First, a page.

Key players: OF Terry Francona, OF John Moses, 1B Wes Clements, OF Dwight Taylor, P Ed Vosberg, P Craig Lefferts

Like it did in 1976, Arizona dropped the first game of the College World Series, falling to St. John’s and starting pitching Frank Viola, 6-1. The pitching of freshman Ed Vosberg and Craig Lefferts (a shutout of Michigan) kept the Cats alive for a date against Hawaii. The Rainbows led 2-0 in the eighth, but Scott Stanley’s grand slam gave the lead to Arizona, which would survive 6-4 in 11 innings. Arizona went on to eliminate Pac-10 rival Cal, coming back from an 8-3 deficit to win a wild 11-10 game before meeting Hawaii again in the title game. Lefferts and Greg Bargar combined for a solid pitching performance as Arizona won 5-3. Terry Francona, the national player of the year, was voted MVP of the College World Series.

1986 — Baseball
Coach: Jerry Kindall
Key players: P Gil Heredia, 1B Todd Trafton, OF Mike Senne, C Steve Strong, 3B Chip Hale, 2B Tommy Hinzo

Forever remembered for Dave Shermet’s pinch-hit, full-count, two-out, two-run home run in the bottom of the ninth for an 8-7 victory over Maine, capping a Cardiac Cats’ comeback from a 7-0 deficit. Arizona came back from smaller deficits to beat Loyola Marymount and Florida State before losing to Miami, although UA still had a date in the championship game. Facing the Seminoles’ 20-game winner Mike Loynd (the winner of the Golden Spikes Award as the national player of the year) and then All-American reliever Richie Lewis, Arizona belted out 11 hits en route to a 10-2 victory. Gary Alexander went the distance for Arizona, throwing a seven-hitter.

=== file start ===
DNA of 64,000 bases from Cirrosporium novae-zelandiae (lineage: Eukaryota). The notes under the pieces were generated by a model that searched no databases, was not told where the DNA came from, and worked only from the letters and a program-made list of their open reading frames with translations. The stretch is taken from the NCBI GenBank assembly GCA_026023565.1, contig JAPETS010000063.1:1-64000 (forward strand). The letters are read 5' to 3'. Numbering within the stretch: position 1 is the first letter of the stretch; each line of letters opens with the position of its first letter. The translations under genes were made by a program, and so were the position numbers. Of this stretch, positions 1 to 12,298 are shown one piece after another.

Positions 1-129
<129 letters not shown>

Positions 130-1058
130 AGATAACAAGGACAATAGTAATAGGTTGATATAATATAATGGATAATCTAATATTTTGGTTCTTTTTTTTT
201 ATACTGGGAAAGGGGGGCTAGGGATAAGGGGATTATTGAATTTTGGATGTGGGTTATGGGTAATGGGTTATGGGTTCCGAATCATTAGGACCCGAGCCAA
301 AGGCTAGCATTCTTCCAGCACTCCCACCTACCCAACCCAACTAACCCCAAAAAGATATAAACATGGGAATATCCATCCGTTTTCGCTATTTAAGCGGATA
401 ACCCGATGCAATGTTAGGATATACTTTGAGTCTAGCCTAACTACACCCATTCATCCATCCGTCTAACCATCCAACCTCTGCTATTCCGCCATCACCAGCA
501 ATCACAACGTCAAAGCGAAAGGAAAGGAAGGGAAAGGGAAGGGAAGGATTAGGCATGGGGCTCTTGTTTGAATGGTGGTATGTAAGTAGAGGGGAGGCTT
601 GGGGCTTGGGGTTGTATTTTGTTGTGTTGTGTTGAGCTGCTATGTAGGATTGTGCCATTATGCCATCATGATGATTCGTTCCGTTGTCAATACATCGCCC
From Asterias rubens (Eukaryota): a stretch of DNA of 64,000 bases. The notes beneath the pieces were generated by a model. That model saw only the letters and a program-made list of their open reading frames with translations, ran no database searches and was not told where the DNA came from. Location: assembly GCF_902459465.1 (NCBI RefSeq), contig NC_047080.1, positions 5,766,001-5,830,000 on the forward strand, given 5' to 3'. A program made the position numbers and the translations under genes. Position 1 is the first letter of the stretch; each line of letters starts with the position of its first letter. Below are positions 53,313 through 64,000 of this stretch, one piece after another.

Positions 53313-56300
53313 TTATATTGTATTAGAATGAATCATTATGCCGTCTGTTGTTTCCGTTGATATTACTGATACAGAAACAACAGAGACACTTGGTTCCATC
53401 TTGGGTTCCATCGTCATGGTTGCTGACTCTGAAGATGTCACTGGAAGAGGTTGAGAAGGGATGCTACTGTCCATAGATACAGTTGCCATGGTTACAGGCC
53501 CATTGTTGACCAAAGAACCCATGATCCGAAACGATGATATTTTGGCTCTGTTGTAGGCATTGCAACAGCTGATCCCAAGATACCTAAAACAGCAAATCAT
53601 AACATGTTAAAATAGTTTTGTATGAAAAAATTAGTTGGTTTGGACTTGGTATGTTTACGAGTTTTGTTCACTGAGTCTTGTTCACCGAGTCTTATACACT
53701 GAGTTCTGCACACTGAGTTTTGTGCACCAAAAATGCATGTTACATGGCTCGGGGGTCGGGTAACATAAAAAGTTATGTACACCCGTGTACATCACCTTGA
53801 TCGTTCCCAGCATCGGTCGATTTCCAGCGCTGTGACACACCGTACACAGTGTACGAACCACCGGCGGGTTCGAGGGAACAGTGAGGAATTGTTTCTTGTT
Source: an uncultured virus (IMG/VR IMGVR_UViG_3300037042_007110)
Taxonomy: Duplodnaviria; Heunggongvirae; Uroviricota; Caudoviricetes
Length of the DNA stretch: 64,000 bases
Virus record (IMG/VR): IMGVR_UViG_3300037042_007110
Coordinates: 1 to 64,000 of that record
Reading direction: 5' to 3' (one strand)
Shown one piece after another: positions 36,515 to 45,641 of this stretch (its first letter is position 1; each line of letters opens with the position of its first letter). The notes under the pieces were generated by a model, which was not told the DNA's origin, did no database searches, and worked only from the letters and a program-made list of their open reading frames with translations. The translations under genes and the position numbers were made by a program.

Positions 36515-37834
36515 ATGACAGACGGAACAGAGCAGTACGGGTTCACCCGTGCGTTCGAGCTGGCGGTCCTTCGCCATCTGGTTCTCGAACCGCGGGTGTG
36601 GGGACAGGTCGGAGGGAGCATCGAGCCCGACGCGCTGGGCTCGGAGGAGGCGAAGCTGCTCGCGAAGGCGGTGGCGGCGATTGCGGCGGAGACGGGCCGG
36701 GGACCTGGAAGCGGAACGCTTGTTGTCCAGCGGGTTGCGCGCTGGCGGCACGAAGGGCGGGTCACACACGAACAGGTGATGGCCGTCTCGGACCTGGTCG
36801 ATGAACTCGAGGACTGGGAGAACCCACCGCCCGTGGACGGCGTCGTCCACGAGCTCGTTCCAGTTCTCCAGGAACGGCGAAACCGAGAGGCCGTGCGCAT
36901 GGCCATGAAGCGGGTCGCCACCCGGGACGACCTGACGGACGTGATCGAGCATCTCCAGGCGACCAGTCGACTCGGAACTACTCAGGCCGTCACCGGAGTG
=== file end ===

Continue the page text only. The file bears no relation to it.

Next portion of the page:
1991 — Softball
Coach: Mike Candrea
Key players: P Debby Day, 1B Julie Jones, SS Julie Standering

The Wildcats had been to the previous three World Series, but this was the breakthrough season thanks to transfer pitcher Debby Day, who was the ace that Arizona hadn’t quite had before. Day began an amazing streak of 17 consecutive seasons in which the Wildcats produced an All-American pitcher. She looked the part at the Series — UA won three 1-0 games, all in extra innings — before the final against UCLA. Once there, Day out-dueled two Bruins pitchers — Heather Compton and Lisa Fernandez, who began the game at third base. Sweet-swinging lefty Julie Jones hit a two-run triple off Compton to give the Wildcats the lead. Fernandez homered off Day, but that was all the UCLA scoring as Arizona won 5-1.